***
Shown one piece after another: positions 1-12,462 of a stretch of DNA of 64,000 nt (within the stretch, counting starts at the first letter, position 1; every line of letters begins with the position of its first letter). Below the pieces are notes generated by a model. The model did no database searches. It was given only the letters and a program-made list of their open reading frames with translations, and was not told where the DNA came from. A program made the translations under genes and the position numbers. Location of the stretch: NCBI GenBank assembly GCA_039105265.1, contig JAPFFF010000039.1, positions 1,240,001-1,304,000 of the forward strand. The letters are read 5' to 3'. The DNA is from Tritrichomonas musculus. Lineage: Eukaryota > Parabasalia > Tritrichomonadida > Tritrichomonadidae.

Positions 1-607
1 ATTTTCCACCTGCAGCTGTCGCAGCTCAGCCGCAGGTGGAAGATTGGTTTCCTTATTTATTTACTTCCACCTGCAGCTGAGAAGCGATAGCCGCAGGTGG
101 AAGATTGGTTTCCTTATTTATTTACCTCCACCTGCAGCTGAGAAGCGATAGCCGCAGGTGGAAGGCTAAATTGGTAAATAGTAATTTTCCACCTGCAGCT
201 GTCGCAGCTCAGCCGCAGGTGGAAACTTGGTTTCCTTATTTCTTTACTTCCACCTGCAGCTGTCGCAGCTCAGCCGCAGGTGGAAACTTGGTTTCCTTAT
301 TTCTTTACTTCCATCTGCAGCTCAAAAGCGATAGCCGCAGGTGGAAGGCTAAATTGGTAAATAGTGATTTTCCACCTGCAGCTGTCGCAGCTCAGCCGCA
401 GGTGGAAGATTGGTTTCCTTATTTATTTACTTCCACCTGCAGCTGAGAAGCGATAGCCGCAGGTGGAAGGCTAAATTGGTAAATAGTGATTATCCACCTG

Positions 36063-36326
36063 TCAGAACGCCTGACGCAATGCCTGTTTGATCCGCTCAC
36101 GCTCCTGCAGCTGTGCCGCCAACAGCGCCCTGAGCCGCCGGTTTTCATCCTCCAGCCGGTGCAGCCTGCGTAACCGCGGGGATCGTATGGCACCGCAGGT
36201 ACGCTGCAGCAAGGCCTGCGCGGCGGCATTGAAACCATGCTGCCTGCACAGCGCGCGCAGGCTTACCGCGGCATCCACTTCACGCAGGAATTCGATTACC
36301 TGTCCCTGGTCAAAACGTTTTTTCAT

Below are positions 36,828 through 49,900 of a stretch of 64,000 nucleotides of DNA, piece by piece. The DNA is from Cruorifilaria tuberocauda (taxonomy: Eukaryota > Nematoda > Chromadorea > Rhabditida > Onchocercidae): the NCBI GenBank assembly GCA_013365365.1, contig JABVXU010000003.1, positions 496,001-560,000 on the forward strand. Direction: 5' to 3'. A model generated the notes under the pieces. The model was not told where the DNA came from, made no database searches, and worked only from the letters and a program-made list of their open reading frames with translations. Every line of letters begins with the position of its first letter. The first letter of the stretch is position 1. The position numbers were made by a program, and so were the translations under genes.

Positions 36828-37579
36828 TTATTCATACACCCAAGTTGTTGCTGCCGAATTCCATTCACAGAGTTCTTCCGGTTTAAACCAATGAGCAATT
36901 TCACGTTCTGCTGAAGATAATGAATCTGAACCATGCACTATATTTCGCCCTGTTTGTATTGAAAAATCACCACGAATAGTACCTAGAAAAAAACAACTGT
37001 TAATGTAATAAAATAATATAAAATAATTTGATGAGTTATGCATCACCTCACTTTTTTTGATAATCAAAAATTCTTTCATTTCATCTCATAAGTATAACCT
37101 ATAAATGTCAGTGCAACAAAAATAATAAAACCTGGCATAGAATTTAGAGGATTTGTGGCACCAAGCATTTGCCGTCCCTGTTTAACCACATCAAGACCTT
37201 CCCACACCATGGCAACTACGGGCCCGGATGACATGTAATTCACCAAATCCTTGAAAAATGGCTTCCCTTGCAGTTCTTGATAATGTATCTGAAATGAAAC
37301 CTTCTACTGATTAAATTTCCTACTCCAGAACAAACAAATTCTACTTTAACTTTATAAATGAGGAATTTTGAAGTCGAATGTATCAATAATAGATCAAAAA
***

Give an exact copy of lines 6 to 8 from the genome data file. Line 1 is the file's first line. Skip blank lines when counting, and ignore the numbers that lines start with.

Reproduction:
301 TTCTTTACTTCCATCTGCAGCTCAAAAGCGATAGCCGCAGGTGGAAGGCTAAATTGGTAAATAGTGATTTTCCACCTGCAGCTGTCGCAGCTCAGCCGCA
401 GGTGGAAGATTGGTTTCCTTATTTATTTACTTCCACCTGCAGCTGAGAAGCGATAGCCGCAGGTGGAAGGCTAAATTGGTAAATAGTGATTATCCACCTG

Positions 36063-36326